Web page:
Bullies are typically overly concerned about their appearance and there popularity standings. A bully is a dominating person and likes to be in charge of others or situations. A bully often has the ability to create the illusion that he or she has the support of the majority present that instills the fear in the individual beeing bullied. According to some researchers, bullies may be inclined toward negativity and perform poorly academically. A bully has trouble resolving problems with others and also has trouble academically. He or she usually has negative attitudes and beliefs about others, feels negatively toward himself/herself, comes from a family environment characterized by conflict and poor parenting, perceives school as negative and is negatively influenced by peers”.
Four (4) Causes of Bullying
The four causes of bullying is defined in both boys and girls wherein boys and girls select there target of bullying for various reasons, for example. Boys find motivation for bully from factors such as not fitting in, physically weak, short-tempered who there friends were and the clothes they wore. Girls on the the other hand derive there methods out of such things as facial appearance, emotional, overweight and academic status. In both sexes, a speech impediment such as a stutter can also become the target of a bully. Effects of Bullying (Short term and Long term)
Those who have been the targets of bullying can suffer from long or short term emotional and behavioral problems. Bullying can cause some short term effects that can eventually become longterm if not treated early. The short term effects of Bullying are depression, suicide, anxiety, anger and a significant drop in school performance. Bullying can also affect it’s victim long term. These effects are Posttraumatic stress disorder, lack of trust, an inability to form relationships and a need for vengence.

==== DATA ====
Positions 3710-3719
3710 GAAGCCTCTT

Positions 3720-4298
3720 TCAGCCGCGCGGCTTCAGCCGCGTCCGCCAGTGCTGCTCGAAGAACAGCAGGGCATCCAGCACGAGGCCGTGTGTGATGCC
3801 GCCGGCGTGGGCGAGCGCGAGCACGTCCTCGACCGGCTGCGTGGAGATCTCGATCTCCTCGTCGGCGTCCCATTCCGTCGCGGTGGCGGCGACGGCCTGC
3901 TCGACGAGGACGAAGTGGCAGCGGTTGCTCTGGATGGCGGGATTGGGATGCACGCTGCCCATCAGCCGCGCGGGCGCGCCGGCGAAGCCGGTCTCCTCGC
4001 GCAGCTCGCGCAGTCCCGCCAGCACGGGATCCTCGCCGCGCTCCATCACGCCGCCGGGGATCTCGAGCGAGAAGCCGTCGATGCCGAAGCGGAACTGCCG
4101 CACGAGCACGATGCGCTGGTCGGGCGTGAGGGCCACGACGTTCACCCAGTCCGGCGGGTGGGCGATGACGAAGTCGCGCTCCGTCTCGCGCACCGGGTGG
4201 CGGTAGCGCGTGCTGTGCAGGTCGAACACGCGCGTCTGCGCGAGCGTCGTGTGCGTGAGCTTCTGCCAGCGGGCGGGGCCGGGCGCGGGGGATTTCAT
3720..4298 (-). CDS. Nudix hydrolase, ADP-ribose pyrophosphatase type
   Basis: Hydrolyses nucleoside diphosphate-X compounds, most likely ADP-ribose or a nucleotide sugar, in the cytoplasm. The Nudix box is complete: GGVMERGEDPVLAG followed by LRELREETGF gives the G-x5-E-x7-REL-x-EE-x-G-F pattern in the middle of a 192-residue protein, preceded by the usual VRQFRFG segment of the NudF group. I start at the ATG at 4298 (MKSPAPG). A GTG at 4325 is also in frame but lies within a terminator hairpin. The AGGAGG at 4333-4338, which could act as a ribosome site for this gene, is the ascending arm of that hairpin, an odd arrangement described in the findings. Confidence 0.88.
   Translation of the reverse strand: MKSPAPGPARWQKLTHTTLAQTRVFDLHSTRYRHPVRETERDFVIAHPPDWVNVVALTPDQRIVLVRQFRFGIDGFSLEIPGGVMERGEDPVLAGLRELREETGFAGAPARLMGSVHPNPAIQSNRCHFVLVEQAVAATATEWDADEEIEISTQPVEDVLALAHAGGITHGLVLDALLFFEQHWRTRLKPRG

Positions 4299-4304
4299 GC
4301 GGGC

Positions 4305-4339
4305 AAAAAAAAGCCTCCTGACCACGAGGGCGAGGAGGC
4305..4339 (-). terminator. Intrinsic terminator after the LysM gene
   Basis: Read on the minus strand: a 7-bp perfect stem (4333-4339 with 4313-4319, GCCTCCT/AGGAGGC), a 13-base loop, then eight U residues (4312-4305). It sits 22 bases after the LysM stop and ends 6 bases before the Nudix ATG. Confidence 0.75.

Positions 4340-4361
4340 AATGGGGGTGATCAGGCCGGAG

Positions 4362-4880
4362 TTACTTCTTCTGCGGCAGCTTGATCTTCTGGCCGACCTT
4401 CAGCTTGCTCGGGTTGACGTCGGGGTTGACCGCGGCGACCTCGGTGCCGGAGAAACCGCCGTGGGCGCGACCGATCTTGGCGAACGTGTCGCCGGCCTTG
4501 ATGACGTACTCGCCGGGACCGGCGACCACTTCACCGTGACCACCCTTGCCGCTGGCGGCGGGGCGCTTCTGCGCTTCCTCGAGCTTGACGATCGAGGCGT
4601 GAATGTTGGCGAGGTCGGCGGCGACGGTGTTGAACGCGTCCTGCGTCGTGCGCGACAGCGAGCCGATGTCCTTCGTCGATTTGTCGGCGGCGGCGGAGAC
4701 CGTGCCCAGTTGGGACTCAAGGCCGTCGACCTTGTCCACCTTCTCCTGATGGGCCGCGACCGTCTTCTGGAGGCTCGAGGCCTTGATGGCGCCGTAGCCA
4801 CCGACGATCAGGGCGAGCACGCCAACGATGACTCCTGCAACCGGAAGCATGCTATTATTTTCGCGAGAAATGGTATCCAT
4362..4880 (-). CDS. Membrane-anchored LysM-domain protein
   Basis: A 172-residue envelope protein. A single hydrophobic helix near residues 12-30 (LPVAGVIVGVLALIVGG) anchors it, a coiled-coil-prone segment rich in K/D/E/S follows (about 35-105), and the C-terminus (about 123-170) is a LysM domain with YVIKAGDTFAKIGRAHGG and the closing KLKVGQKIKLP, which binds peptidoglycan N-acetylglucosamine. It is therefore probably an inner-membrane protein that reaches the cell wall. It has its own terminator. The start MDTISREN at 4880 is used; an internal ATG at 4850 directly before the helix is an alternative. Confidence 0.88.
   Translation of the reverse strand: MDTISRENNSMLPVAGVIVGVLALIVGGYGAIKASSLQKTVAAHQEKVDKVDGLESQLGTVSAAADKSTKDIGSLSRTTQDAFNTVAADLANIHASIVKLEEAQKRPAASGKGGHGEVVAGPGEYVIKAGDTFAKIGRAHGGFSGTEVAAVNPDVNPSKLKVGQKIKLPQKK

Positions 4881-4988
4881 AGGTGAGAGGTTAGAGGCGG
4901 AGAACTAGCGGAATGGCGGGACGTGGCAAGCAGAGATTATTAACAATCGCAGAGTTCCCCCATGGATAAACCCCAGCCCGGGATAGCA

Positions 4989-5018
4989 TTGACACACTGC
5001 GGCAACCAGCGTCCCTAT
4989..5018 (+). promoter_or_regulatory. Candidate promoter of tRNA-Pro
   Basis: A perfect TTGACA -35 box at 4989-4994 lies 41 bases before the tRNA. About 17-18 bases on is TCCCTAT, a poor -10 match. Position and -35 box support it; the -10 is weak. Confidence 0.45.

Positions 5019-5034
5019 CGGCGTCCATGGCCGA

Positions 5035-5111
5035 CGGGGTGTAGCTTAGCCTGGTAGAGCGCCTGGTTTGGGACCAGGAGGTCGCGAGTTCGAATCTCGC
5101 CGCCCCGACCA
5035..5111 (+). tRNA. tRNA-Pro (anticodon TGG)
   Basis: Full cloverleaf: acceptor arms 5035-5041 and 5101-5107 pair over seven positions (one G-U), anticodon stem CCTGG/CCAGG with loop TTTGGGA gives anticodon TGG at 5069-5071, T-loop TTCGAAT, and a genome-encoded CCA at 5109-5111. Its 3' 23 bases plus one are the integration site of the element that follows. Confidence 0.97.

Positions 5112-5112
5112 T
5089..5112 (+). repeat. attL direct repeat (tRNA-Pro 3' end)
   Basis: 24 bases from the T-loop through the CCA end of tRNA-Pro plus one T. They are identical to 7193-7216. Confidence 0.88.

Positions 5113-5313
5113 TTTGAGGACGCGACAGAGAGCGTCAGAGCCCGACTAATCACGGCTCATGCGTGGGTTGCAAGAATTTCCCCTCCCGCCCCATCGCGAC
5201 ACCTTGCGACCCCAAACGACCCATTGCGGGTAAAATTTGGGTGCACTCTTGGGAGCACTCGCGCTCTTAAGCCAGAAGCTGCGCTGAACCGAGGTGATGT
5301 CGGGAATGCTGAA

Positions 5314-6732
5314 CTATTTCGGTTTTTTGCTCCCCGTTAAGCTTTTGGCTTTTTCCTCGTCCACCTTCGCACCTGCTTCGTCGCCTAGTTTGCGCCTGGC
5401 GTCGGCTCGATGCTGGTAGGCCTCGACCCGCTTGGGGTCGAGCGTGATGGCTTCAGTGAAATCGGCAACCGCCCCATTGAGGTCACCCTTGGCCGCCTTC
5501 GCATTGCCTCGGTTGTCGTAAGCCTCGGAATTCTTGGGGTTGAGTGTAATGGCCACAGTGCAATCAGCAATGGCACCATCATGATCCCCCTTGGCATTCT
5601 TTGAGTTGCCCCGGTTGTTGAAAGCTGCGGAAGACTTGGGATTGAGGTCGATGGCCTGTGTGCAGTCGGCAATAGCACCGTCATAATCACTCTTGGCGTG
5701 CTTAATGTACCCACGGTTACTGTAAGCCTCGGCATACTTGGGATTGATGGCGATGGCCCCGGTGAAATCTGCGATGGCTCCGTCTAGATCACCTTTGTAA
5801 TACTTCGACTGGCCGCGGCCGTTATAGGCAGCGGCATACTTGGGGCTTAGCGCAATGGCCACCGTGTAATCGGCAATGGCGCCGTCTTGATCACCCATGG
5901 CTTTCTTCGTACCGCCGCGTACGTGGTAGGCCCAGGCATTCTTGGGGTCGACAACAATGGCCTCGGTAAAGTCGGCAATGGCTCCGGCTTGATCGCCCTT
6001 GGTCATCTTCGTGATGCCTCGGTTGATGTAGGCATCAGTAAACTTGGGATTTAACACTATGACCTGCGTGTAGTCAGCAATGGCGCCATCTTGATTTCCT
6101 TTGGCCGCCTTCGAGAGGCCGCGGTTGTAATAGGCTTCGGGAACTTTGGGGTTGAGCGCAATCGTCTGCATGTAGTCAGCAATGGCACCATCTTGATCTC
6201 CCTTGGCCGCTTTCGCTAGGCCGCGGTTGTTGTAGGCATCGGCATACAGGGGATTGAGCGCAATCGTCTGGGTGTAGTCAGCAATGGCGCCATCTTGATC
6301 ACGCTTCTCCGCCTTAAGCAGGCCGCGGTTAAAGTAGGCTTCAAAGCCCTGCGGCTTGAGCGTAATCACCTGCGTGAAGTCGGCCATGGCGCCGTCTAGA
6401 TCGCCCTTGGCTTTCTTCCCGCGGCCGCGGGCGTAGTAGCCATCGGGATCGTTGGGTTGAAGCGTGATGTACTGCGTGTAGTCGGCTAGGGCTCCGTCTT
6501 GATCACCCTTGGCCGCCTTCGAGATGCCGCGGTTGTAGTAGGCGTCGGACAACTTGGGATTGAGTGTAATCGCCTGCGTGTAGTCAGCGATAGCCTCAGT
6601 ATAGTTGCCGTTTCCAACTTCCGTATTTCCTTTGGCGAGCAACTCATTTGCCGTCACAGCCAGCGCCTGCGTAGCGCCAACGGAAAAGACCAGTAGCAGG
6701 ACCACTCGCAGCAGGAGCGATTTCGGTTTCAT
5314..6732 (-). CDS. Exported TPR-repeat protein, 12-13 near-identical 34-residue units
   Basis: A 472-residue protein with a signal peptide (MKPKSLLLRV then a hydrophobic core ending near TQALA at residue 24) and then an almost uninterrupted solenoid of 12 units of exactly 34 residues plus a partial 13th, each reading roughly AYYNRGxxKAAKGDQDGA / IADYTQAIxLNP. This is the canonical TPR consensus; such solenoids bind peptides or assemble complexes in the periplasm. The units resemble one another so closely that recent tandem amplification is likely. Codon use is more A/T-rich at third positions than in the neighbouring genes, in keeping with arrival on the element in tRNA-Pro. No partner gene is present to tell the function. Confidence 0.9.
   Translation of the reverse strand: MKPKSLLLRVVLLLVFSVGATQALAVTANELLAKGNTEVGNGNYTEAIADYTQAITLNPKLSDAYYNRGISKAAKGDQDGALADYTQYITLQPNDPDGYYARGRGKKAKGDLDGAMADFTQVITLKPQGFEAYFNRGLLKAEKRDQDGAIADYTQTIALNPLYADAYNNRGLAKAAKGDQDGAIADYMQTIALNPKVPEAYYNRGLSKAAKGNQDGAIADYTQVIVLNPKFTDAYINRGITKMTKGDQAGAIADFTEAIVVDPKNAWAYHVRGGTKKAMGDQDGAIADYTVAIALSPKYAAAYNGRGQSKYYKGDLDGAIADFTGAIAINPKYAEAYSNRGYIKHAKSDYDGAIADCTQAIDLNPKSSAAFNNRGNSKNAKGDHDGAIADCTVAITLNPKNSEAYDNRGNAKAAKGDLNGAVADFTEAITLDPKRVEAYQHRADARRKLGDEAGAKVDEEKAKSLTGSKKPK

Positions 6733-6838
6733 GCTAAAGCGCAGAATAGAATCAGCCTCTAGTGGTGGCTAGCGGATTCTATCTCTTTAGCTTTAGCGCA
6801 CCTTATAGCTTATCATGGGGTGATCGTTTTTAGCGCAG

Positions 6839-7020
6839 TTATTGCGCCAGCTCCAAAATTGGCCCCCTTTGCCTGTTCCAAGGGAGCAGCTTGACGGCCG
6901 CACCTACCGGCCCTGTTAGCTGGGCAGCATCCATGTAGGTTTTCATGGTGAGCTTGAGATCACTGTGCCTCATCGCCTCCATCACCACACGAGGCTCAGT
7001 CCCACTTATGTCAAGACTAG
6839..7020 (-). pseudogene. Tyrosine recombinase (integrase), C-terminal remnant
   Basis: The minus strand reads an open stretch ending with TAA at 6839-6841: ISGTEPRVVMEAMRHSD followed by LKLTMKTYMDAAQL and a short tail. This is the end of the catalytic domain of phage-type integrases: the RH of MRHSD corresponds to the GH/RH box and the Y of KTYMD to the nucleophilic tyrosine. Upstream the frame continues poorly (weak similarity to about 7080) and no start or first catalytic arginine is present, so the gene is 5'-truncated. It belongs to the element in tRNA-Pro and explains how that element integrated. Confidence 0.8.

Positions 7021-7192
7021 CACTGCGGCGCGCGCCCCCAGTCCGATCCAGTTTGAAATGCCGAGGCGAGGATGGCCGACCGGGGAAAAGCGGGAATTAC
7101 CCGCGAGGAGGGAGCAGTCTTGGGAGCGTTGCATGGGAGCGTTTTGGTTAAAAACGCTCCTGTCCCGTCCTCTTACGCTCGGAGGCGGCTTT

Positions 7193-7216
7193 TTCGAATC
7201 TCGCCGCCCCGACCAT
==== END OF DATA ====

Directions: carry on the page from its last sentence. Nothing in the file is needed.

It was bullied students that carried out the 1999 Columbine High School Masacre that ended in suicide since then, bullying has been more closely linked to high school violence in general. Mona O’Moore of the Anti-Bullying Centre at Trinity College in Dublin, has written, “There is a growing body of research which indicates that individuals, whether child or adult, who are persistently subjected to abusive behavior are at risk of stress related illness which can sometimes lead to suicide”.
Stratergies to prevent Bullying
Researchers such as Ross,1998 Aynsley-Green 2006, Morrison,2002 and others have provided means by which bullying can be addressed and in some cases prevented. They are as follows: Make it clear that bullying is not acceptable. Hold a school conference day or forum devoted to bully/victim problems. Enforce consistent and immediate consequences for aggresive behaviours. Improve communiccation among school administrators, teachers, parents and students. Adjust teacher preperation programs to include appropriate bullying interventions to use in their classroom. Offer a variety of extracurricular activities which appeal to a range of interest.
Allthough preventative measures can be put in place we must keep in mind the range of possible causses for bullying e.g. Medical, psychiatric, psychological, developmental, family problems and must be therefore handled by the appropriate professionals once bullying behaviour is noticed in a student.